JANUARY 29, 2008
Should I set up a new genre tag for Sci-Fi original movies? I mean, they’re all bad, but you gotta rate them on a totally different level. You can’t expect a movie like Sasquatch Mountain (called Devil on the Mountain on the film itself – whatever) to live up to all the great theatrically released Sasquatch movies, like... uh... you know, um.. the uh... guy there... with the fur and the things...
OK, as far back as I can recall (last Thursday), there are no good Sasquatch movies, theatrically released or not, except for Abominable. And that one works because it’s like a typical suspense thriller, albeit with a Sasquatch, and has some great gore gags and looks like it cost a hell of a lot more than it did. Interestingly, this film is similar to Abominable in a few ways. One, both have Lance Henriksen, a Howard (Clint in Abominable, here we get Rance), and a modern scream queen (Tiffany Shepis there, Cerina Vincent here). And both have great scores, for the record.
The other similarity is the surprising amount of character development and just genuine “giving of a shit” in the script. It would be easy to just have a bunch of folks get picked off one by one by a guy in a giant monkey suit (see, or not, Sasquatch Hunters), but instead writer Michael Worth took the time to give some backstory, play out some melodrama, etc. It’s not Shakespeare, but I must admit that seeing a touching man to man talk between Rance and Lance (hey they rhyme!) in the middle of a monster movie is endearing (not to mention the fact that it’s probably the only action/horror movie where the 3 male heroes have an average age of about 70).
Unfortunately, the filmmaking more or less puts all of their efforts in vain. For some goddamn reason, director Steven Monroe and DP Neil Lisk shot the film as if it were a lost Bourne sequel, with nonstop handheld camera, jerky zooms and pans, and horrendously overused blue filters:
That’s actually one of the more tolerable examples, some scenes legitimately look like you are watching them through Smurf poop. I don’t know why the felt the need to shoot the film this way, as it doesn’t really make any cinematic sense (shouldn’t the woods in the middle of the day look more orange?) and it just looks bad to boot. It may sound strange, but there’s actually a skill involved in giving a film an improvised feel; this skill is not evident here.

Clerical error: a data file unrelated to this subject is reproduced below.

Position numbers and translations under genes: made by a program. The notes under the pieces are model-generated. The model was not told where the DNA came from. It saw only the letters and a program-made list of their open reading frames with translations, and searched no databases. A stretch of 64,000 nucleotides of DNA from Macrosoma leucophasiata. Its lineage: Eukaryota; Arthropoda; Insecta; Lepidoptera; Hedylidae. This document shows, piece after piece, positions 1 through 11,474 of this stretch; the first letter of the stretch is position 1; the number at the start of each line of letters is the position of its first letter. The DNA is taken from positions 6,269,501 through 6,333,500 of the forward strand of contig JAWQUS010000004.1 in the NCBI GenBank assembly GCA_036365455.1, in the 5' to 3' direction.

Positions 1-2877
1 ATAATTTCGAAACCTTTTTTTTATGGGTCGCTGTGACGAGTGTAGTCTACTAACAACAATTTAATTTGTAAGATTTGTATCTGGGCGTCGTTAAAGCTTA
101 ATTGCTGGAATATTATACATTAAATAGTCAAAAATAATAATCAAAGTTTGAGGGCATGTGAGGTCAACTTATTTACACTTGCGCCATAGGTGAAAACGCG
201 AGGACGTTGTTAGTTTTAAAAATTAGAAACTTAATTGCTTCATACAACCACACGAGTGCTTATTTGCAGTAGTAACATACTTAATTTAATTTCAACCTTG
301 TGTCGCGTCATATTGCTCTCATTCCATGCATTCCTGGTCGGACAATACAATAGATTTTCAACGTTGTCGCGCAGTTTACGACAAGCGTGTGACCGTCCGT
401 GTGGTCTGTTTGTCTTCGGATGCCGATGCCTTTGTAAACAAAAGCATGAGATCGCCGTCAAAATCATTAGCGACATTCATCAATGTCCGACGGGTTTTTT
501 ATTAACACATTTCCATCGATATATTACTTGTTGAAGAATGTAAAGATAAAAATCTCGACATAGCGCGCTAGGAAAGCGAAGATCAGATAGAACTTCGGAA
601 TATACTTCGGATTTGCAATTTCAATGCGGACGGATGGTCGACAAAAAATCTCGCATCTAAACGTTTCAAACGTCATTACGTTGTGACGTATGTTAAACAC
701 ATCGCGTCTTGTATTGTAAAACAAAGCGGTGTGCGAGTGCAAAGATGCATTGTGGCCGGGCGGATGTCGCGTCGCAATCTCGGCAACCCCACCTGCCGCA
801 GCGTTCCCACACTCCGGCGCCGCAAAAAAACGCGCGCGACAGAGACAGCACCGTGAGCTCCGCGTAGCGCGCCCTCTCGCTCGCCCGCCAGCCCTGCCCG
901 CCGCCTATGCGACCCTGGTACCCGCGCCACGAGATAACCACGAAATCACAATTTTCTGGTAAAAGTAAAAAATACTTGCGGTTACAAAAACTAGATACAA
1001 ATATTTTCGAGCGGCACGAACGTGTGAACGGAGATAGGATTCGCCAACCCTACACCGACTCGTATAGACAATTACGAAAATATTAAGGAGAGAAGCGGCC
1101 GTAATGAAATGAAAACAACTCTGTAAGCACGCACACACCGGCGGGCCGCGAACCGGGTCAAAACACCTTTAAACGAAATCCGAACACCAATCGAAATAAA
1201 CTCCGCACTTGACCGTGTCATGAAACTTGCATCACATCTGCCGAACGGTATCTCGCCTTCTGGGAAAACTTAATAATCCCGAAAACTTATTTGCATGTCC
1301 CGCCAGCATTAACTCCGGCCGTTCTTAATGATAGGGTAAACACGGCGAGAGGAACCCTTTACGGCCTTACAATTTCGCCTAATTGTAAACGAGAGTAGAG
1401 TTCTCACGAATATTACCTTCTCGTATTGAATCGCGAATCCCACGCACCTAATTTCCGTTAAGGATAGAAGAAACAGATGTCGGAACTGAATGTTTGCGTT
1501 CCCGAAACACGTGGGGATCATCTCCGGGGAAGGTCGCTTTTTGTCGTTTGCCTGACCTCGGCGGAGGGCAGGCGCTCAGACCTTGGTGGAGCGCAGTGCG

There’s also maybe a bit too much character stuff, and not enough monster. Maybe it was a budgetary limitation (the cast must have eaten a bigger than usual size of the Sci-Fi budget, since most of them are recognizable – Craig Wasson from Nightmare 3 and Tim Thomerson also stop by!), but there’s only about 5 minutes of sasquatch in the film. And these scenes are pretty much always the same: two characters begin fighting over money or whatever, and then the Sasquatch comes out and kills one or both of them. You start to get the impression that if everyone just mellowed out and got along, the damn thing would never show up at all. At least the Ice Spiders made their presence known throughout the running time.
Also, the DVD mastering tries its best to make you hate the film. The chapter selection menu doesn’t have a “back” option, so if you skip the page you want you have to go back to the main menu and start over. The presentation is non-anamorphic, not a big surprise, but even more detrimental than usual since the compression is atrocious:
And along with the afore-mentioned confusion over the name of the goddamn thing, it also begins with the credit “Curb Entertainment Presents” and then “A Curb Entertainment Production”. Redundancy aside, how do you present your own fucking production?!?!? Don’t waste my time with duplicate title cards!
The making-of featurette is surprisingly laid-back and features lots of ‘bloopers’ (including the guy playing the Sasquatch explaining that the beast is “half man, half human”). Thomerson tells the camera guy to fuck off, which is pretty awesome (then later he appears to be high). Lance is shown talking to the director about his character, which is sort of sad since the director is clearly more interested in adding blue filters to everything than making a film that lives up to the script and performances (which are pretty good across the board). For some reason, the clips in the making of are shown at 2.35:1 (which is the ratio the IMDb lists the film as having) when the film itself is 1.85:1 – but I investigated and found that the film itself has more visual information at the top and bottom than in the featurette, so you’re not missing any valuable blue imagery. Hurrah!
What say you?